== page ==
A coach or trainer or manager of a team is to put it simply, a teacher who must first of all know his subject matter, and then his or her pupil or student. Finally he must be able to teach, and naturally the younger the players the harder it is to teach them. It is very important for the coach to be well up or versed in the sport or game his is teaching, and know all he can about the game. That is why seminars, courses, clinics, videos and books on the subject are so important to give interested coaches a chance to gain valuable information on their subject. The coach does not have to be a great player himself. In fact some of the finest and best coaches have only been mediocre players themselves, for being so, they know the limitations of their students, and are able to stoop down to the level of their players especially and slower and less gifted ones.
In dealing with young athletes, it can be very helpful on occasion, to use the Old Irish Formula Of Triads e.g: 1. No Cuss (an old English word meaning no cursing), No Fuss, No Muss (an old English word meaning no messing); 2. Catch, Kick, Combine; 3. Fair, Firm, Friendly; 4. Be there, Beware, Be Fair; 5. Get Ball, Clear Ball, Place Ball; 6. Speed, Skill, Strength; 7. Desire, Discipline, Design (Plan); 8. Respect, Reverence, Responsibility; 9. Information, Explanation, Demonstration; 10. Long, Low, Lively (Keep ball in play). There is a whole alphabet of such triads and any coach can make up his own or use some catch phrases that the youngsters can grasp rather easily.
We spend hours and hours practising these basic skills, and only at the end of practice do we play a game where we put into the game, conditions what has been taught beforehand. Moreover we interrupt the game time and time again, to call attention to mistakes made, or maybe to point out a better method of doing things. Every player is involved both in practice and in the game, and players are sent in, and taken out repeatedly, so it never gets boring. Moreover these players get used to this, and when a competitive game arises, they are never upset when taken out.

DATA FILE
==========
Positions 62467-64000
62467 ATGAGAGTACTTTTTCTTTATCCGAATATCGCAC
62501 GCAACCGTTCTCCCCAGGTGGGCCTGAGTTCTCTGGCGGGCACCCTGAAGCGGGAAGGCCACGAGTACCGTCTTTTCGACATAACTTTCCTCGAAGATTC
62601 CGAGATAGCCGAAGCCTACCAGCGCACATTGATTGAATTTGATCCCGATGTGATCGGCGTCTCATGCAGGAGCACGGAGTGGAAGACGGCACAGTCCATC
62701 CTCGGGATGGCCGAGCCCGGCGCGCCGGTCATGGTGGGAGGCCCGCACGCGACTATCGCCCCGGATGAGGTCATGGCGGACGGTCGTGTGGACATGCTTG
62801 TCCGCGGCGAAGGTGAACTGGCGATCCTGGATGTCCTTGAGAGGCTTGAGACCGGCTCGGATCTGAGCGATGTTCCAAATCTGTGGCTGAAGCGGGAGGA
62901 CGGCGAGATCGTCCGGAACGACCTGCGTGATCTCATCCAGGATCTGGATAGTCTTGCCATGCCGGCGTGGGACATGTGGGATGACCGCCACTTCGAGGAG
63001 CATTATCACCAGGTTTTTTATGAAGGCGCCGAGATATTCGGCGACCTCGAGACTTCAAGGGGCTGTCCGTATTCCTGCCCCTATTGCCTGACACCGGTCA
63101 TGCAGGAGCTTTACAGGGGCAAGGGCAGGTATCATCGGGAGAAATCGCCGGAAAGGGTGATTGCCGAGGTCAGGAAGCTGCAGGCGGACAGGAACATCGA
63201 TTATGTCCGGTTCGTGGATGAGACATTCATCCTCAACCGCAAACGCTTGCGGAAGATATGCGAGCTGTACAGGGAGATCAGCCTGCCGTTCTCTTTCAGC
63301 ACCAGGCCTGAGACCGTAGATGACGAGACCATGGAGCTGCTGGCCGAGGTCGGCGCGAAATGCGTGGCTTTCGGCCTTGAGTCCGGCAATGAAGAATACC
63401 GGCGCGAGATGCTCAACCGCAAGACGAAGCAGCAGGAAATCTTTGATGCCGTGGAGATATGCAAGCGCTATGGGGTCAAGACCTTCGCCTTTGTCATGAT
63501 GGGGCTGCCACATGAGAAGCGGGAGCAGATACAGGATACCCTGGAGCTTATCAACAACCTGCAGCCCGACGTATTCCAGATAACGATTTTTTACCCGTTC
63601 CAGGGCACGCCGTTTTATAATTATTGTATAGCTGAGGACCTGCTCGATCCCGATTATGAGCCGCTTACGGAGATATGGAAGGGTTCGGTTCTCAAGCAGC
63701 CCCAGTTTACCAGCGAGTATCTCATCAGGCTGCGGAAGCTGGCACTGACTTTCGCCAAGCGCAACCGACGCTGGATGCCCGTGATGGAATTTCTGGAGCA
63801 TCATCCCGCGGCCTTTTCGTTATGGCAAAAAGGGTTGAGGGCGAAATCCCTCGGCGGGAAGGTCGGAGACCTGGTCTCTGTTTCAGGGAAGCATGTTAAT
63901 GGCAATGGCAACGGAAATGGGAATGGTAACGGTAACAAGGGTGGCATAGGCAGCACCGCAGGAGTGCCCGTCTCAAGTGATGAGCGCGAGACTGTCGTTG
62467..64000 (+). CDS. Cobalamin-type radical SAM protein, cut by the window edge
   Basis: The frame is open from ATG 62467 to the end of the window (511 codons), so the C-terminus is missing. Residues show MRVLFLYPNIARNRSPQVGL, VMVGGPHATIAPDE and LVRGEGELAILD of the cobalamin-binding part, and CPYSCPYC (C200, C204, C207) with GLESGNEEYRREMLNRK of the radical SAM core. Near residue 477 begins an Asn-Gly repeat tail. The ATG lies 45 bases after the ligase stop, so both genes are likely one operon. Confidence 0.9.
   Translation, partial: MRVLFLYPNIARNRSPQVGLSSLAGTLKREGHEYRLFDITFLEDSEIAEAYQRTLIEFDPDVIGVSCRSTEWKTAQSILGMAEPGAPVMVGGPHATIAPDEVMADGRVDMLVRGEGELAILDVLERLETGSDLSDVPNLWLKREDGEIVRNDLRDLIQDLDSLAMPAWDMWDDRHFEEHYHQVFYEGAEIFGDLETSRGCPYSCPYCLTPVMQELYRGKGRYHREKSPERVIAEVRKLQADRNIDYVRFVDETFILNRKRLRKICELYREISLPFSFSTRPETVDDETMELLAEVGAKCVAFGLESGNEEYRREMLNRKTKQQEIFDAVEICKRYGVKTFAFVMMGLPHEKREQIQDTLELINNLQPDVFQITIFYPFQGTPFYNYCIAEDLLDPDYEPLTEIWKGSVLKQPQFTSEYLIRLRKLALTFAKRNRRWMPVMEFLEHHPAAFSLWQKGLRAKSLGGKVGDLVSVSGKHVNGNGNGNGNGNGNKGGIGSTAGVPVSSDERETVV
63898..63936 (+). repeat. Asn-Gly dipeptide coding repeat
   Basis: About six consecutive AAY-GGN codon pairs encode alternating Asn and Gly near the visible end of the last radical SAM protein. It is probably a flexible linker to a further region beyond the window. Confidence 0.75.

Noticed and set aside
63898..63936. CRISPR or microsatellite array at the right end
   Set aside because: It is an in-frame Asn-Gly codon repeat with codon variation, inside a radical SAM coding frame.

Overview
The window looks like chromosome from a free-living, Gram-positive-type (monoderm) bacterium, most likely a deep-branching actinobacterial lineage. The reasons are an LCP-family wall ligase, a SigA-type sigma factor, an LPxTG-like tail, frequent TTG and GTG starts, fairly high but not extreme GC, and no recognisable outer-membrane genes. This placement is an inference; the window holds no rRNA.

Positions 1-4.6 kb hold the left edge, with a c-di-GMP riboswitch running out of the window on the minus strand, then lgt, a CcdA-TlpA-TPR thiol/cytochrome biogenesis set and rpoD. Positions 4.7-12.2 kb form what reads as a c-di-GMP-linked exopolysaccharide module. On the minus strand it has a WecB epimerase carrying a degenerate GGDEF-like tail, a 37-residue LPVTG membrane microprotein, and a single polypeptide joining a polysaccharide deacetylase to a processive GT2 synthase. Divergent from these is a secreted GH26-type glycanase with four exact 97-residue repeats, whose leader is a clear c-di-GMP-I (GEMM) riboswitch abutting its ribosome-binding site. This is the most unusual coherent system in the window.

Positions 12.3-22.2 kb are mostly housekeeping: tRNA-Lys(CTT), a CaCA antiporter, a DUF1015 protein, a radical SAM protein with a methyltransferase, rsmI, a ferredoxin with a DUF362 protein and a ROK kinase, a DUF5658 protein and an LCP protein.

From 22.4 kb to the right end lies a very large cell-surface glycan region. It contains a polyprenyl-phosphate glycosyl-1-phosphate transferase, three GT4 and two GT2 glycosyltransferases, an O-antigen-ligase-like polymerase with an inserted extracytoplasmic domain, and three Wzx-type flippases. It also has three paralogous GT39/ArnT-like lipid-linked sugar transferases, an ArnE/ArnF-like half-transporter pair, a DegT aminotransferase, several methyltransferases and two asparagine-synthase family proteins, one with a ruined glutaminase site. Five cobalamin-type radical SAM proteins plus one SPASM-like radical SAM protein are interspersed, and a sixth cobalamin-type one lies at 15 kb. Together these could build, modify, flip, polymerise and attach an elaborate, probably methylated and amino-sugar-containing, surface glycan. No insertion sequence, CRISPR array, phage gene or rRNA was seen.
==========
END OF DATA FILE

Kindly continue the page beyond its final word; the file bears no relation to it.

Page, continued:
Fun must be the prime object of both practice and games and if this is kept uppermost in the coach’s mind, games will be a joy for the kids and a delight for the coach. Our method is a very simple one. We spend four months indoors and are blessed with a lovely and spacious gymnasium at our disposal at St. Cuan’s College in Castleblakney. However, any room or even a barn will suffice for practice. Then we spend four months outdoors and finally we have four months free, when the children usually play in the parish competitions or if good enough to play for the parish in the county competitions. Of vital importance is equipment. We use up to twenty balls mostly of the playground variety, for both hurling , football and camogie. Indoors the players use sneakers or tennis shoes and for hurling and camogie we use tennis or sponge or plastic balls plus the helmets.
In conclusion a few more tips for coaches to think about: “Never cut a kid from the team as they usually cut themselves”. “Speed is the name of the game”. “Keep your head up and look where you are going, and you will never have to keep it down”. “Do not make any excuses for bad hops or bounces or passes, anyone can catch the good ones”. “Do not criticise referees, they cannot be as perfect as yourself”. “A player who can only hit a ball with one hand or kick a ball with one foot is only half a player”. “Passing, hitting or kicking a ball behind a team mate is like locking the barn door after the horse has gone out”. “Respect is earned and it comes by respecting other players, coaches, referees and parents”. “No child was ever ruined by being overpraised”. “Praise in public but correct in private”. “Always be positive and never be negative”.
A good coach must be an astute teacher, a clever psychologist, a practical philosopher, and a shrewd tactician. A good coach teaches well the fundamentals of the game, so that the youngsters have the foundation for developing their capabilities to the fullest in future years. He teaches them to strive for excellence, to enjoy success and to accept failure. A good coach builds “character”, a poor coach creates “characters”.
Written by Fr Liam Kitt.
Galway GAA Annual